That's why it's No. 1!


"The LPGA deserves better."

Bradley Klein watched the Nabisco and explains how the bare-bones CBS operation left him wanting more.

Yardages and clubs would help – more of it, anyway. We saw 31 iron shots/full wedge approaches to greens on par-4s and par-5s Sunday. By my count, we got the yardage 18 times and the club only 14 times. Yet when a viewer knows both, it adds to the drama.


Shot Tracker Blues

Bob Smiley notes a pretty funny bit of ShotLink work by the volunteers in Houston.


"Never has a change of such consequence been made with such a lack of transparency or without appropriate input from those affected."

Frank Thomas pens a guest opinion piece for the Sunday New York Times and blasts his former employer over the groove rule change. He notes bifurcation without using the "B" word:

This means that for the first time, golf will have different rules for different levels of players. Golf is different in that the finest professionals and middling amateurs can compete side by side, as they do in tournaments like the AT&T National Pro-Am. For many golfers, part of the game’s appeal is knowing that they are playing the same game on the same courses as the world’s best.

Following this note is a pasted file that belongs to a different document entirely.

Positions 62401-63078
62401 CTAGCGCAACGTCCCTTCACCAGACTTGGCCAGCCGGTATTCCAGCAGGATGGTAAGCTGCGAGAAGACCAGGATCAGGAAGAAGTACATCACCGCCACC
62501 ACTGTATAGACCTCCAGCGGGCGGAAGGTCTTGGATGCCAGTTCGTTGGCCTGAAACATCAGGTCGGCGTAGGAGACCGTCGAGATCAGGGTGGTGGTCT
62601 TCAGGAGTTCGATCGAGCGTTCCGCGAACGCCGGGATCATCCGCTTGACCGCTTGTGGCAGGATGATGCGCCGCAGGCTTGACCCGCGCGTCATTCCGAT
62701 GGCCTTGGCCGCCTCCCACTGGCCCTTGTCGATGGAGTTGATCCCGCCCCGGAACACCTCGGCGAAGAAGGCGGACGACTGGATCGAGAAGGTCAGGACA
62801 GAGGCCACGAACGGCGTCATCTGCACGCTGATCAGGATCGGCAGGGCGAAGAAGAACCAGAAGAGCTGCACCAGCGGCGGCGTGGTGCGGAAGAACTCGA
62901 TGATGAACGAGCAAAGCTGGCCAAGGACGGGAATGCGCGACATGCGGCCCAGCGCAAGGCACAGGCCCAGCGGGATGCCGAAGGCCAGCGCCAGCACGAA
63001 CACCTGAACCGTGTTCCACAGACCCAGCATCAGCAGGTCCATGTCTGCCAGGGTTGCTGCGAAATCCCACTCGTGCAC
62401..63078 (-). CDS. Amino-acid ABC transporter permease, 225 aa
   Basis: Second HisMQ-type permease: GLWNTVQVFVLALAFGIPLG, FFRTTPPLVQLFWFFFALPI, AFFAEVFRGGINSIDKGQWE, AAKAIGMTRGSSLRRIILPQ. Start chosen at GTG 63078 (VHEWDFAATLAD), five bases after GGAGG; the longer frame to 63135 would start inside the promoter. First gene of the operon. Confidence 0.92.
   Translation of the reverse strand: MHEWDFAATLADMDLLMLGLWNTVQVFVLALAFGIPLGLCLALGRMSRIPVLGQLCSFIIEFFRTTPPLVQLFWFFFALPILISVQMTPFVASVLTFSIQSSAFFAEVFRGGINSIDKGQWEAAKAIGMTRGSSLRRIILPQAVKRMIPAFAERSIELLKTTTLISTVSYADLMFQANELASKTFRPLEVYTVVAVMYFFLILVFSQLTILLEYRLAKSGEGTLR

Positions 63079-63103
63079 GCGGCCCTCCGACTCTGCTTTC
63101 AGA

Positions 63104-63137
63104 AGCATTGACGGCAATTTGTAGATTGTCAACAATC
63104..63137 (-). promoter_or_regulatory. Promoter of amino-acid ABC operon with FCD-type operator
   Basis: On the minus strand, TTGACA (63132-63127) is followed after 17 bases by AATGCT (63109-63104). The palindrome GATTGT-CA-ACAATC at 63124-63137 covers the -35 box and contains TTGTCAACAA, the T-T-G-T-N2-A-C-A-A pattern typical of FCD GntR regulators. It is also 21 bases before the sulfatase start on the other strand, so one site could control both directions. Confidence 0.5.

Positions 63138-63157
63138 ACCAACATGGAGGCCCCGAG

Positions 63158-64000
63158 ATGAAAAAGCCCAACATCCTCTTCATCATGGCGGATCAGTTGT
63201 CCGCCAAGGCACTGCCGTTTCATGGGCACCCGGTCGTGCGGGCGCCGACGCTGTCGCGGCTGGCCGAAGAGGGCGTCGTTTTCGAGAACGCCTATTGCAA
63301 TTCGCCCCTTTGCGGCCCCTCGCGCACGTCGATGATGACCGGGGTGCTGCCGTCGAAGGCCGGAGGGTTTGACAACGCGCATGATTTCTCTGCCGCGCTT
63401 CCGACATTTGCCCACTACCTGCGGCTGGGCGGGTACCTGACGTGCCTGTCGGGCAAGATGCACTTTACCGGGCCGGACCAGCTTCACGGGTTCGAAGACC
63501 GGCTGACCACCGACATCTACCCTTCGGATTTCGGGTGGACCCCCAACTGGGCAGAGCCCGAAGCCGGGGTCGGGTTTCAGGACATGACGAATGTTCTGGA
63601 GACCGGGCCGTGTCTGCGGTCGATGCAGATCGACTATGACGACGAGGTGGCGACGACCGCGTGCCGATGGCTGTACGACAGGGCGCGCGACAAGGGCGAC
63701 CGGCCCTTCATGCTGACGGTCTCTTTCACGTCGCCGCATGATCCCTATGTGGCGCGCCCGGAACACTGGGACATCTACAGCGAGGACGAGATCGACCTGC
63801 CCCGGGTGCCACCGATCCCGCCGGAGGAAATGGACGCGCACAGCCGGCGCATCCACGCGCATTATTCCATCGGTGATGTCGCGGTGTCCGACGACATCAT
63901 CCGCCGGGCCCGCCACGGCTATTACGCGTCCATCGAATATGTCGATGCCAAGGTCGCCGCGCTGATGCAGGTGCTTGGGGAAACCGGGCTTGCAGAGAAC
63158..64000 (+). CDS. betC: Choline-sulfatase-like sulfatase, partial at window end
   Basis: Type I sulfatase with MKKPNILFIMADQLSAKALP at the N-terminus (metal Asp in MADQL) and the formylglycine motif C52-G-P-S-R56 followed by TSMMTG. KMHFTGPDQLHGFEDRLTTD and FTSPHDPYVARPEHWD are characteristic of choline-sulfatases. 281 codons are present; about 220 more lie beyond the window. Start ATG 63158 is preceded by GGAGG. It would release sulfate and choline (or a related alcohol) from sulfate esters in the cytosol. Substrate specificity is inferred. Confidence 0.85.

Didn't that really go out the window about 10 years ago?

No matter where you come down on the grooves issue, I do think Thomas's statement about transparency is worth considering, though I'm not sure how accurate it is considering the documentation posted online.

The U.S.G.A. has not shared its evidence that a problem exists, nor has it demonstrated that this solution addresses the problem while doing the least damage to the golfing population as a whole. Never has a change of such consequence been made with such a lack of transparency or without appropriate input from those affected.

Here's the problem I have with Frank's argument:

Golf participation is declining, and we have yet to hear of people quitting the game because they found it too easy. We do not need equipment rules aimed specifically at making it harder for Tiger Woods or anyone else.

His solution in the past was to advocate reducing the number of clubs in the bag to ten and to grow more rough. And I don't think either of those ideas will bring too many new players.